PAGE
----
SECTION IV.

Experiments illustrating the beneficial Effect of frequently stirring the Soil.

MR. Curwen's discoveries and improvements, in the culture of vegetables, are curious and interesting ; and are deserving the attention of all who are engaged in this species of husbandry. They seem to me peculiarly applicable to the circumstances of this island ; they point out modes of rendering lands, more productive, without any risk of being exhausted, even by continual cropping for a series of years. I conceive, therefore, that the whole of Mr. Curwen's valuable communication, on those important subjects, must be highly gratifying and acceptable to many of your readers.[1]

It is my intention to follow Mr. Curwen in some of his experiments. I feel a confidence of success, even from the present state of a small comparative experiment, which I have now in process. It was begun about four months ago, with a view of ascertaining the effect of frequently stirring the soil, and exposing it to the influence of the rains and atmosphere. I selected, for this purpose, a very unpromising spot of land, the soil a pale brown friable clay, which, in some parts, was bare, and in others producing nothing but the coarsest sort of tufted grass. The space for the experiments (measuring two rods in length and one in breadth) was divided into two equal parts. Number 1, was broken up on the 11th of December last, by trenching with the spade to the depth of 10 or 12 inches. From that day until the time of dibbling in the seed, on the 23d of February, it had been, at equal intervals, five times stirred or turned. One half of Number 1 was then dibbled with potatoes, and the other with barley ; and, at the same time, the adjoining square rod, Number 2, was broken up, and dibbled, in every respect, in the same manner.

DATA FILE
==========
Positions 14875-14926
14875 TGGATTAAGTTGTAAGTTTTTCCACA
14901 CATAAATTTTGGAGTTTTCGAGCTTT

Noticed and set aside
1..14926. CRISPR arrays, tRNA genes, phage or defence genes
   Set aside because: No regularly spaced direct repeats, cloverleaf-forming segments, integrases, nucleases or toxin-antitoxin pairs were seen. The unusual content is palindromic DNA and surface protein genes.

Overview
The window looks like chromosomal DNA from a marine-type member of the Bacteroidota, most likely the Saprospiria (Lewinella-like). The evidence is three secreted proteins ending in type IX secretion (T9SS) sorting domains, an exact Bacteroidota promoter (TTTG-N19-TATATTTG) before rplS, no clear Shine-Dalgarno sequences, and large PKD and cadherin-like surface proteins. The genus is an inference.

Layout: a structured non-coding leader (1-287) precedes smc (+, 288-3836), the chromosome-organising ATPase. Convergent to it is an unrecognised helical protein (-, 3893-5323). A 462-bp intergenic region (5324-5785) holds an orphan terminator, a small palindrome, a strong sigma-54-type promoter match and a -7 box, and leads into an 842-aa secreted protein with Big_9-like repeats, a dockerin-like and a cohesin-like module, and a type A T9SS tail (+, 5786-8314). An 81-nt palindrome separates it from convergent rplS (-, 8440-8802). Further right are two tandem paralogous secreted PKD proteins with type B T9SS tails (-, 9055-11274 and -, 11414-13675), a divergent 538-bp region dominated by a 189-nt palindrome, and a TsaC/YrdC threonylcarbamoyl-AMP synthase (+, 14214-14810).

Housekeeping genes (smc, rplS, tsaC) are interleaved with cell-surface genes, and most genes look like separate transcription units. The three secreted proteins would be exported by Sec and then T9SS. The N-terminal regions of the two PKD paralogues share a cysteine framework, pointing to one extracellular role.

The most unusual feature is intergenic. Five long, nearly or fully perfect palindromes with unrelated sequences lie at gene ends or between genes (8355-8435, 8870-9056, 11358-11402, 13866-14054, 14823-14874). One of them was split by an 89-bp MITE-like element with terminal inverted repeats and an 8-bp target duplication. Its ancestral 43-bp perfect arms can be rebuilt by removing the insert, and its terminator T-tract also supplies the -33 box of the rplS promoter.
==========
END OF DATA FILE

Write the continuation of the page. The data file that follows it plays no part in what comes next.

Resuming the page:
It is deserving remark, that the soil of Number 1, by frequent stirring, had become, and still continues, of a much darker hue than Number 2 ; and the potatoes and barley upon the former are infinitely superior to those on the latter ; in so much, that the tufts of young barley are now, at least, five or six times more bulky than those upon Number 2.

For the information of those engaged in cultivation, I communicate these facts ; because they are clearly decisive of the advantages from repeatedly stirring the soil. At a future period, I may give the result of the above experiments ; in the mean time, I can assert with confidence, from the experience I have already had, that the cheapest and best mode of bringing old grass land into cultivation, is to pare off the turf to the depth of about two inches, and, when dry, to burn it ; and immediately after to spread the ashes over the surface. The first ploughing should then be given, but not too deep ; by this the labour of the cattle will be lessened, and the slags, or clods, will be smaller. The two or three after ploughings should go gradually deeper. Care should be taken, by harrowing, to clear the land entirely of roots, and of every sort of vegetable substance. If these operations are performed at proper seasons, so as to be completed just before the setting in of the rains either in January or July, that destructive insect the grub may be starved, and the land brought into the very highest state of preparation for receiving the seed. I will venture to say, if any one will but try the above process of cultivation, even upon a small scale, with the spade, and common garden rake, be will not be disappointed ; and will find just reason to infer, that it is very possible to obtain abundant crops of vegetables, or corn, from many parts of this island, that are, in their present state, totally desolate and barren.


22d April, 1811.



  1. Mr. Curwen's communication to the Society of Art, dated 9th June, 1808, was printed in the St. Helena Register, for the information of the landholders.

 Section V